Election-related violence: ethnonationalist Banyarwanda militias have previously opposed national censuses in electoral periods.
What actions would you suggest to the international community on the need to prevent mass atrocities in the DRC?
I urgently appeal to President Biden and Vice President Harris, whom I congratulate for their historic victory, to quickly intervene now before it is too late:
Use all atrocity prevention tools available on Rwanda and Uganda, their proxies, accomplices, and multinational corporations involved (including condemnations, targeted sanctions, embargos, US heightened military presence in the DRC, etc.) to stop the ongoing atrocities in the DRC.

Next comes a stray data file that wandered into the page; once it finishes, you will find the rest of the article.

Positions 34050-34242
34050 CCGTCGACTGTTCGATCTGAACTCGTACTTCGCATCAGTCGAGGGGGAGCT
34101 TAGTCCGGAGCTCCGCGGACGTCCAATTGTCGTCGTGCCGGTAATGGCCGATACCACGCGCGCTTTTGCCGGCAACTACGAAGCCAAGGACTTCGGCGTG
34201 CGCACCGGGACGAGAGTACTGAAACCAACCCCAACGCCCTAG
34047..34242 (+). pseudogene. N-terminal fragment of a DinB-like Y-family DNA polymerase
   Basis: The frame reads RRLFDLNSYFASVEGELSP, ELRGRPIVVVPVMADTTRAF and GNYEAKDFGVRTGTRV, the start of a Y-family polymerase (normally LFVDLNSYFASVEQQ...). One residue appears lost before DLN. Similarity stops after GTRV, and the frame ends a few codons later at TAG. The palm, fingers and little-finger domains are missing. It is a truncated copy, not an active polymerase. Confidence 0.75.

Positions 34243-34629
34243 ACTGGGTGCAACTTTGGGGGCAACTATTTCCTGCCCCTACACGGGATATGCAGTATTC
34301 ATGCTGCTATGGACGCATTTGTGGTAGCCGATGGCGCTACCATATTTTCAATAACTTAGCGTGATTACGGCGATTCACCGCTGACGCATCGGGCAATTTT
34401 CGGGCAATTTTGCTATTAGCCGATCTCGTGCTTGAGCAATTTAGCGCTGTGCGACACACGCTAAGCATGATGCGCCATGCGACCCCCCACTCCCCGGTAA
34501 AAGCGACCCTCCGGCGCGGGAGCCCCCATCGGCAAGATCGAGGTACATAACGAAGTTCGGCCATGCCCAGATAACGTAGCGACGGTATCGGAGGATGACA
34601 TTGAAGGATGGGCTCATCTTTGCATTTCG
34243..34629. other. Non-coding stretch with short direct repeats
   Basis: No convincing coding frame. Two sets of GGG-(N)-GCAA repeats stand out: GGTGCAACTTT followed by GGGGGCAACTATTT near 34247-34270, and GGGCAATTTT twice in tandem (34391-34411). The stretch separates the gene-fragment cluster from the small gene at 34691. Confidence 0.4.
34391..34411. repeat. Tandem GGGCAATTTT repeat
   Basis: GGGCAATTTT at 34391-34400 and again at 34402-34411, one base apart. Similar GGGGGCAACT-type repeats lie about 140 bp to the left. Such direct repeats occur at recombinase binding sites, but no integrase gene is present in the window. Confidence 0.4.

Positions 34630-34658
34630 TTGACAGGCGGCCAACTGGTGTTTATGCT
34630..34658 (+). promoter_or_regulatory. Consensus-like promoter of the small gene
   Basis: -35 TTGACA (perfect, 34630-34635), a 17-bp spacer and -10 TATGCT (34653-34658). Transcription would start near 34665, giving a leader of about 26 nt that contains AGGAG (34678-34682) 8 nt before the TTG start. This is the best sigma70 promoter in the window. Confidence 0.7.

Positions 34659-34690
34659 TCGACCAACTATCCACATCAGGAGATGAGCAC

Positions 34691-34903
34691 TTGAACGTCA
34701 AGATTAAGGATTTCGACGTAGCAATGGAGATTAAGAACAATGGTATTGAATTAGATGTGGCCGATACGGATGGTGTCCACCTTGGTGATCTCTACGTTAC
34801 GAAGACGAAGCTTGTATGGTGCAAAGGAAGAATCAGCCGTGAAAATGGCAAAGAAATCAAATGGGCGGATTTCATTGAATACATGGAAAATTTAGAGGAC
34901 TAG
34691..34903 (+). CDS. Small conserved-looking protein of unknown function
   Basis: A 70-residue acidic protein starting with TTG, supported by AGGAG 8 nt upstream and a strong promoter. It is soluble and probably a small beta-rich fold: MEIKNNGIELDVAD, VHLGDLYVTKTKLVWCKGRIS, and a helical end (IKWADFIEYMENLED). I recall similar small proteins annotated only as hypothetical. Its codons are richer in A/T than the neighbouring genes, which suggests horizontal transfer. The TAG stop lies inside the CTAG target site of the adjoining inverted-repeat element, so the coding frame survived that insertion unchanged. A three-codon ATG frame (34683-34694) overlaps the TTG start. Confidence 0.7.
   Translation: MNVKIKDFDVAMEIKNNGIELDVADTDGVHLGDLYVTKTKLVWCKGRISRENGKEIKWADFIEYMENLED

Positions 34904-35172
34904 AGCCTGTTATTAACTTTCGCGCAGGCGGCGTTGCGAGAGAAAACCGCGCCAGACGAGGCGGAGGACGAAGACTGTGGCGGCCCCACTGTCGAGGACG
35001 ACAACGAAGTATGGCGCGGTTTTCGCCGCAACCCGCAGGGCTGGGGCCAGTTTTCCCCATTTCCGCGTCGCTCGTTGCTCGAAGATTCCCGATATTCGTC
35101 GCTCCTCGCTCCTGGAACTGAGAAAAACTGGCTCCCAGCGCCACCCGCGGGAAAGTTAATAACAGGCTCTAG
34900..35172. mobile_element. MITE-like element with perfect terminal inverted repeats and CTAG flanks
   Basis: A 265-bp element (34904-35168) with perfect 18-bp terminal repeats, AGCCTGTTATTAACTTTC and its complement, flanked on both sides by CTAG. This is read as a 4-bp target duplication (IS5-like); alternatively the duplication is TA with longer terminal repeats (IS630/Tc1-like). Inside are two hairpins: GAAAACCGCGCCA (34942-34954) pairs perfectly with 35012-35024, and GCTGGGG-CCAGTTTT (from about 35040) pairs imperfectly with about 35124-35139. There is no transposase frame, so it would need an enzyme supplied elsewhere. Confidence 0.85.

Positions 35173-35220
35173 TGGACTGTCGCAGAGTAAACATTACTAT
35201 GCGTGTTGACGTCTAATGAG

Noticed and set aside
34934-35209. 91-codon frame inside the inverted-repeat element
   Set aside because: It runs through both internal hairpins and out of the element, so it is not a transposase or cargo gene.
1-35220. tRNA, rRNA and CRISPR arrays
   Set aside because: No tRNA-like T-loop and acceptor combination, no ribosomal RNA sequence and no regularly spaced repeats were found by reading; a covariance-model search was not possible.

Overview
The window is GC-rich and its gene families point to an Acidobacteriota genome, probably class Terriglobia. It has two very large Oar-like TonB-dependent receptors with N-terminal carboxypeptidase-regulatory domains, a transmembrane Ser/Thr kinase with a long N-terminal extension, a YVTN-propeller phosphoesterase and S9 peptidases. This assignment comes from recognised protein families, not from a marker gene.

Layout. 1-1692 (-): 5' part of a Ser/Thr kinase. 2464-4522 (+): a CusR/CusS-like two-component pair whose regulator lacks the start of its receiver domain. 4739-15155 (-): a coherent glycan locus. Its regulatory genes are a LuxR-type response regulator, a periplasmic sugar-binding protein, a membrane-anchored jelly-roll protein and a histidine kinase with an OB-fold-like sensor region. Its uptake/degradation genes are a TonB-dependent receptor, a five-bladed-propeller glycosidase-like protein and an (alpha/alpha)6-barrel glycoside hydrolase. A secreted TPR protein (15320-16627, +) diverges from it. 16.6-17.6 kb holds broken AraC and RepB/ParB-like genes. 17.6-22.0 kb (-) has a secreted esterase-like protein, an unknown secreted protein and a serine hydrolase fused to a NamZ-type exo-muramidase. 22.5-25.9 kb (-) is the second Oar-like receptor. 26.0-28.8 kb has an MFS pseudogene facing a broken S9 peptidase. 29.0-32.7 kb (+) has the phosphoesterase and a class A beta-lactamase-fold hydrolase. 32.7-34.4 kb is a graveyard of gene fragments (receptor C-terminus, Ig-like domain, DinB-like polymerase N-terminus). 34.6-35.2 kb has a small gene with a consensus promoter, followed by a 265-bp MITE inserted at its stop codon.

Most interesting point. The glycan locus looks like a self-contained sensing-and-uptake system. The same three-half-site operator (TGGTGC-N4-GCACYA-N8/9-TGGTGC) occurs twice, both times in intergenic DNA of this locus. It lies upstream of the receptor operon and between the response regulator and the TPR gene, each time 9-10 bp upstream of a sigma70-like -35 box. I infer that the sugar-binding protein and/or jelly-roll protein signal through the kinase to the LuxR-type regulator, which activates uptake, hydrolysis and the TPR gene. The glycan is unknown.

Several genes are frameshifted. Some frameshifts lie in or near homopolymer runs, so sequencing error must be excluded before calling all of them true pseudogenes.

Protect the territorial integrity of the DRC.
Strengthen the DRC's state apparatus, primarily its public administration, especially its civil registration, migration, and socioeconomic services, as well as its military to protect borders and destroy the embryonic Islamic State of Ugandan extremists in North Kivu-Ituri.
Fund regional programs:
to prevent further mass atrocities throughout the African Great Lakes region (at a minimum, both within and between Rwanda, Burundi, and DRC) through structural and cultural reconciliation processes of political and community leaders as well as human rights activists of those nations.
to promote peoples' genuine integration where they live in the region, including through civic nationalism and peace culture education.
This post was edited by Mollie Zapata, Research Manager at the Simon-Skjodt Center for the Prevention of Genocide.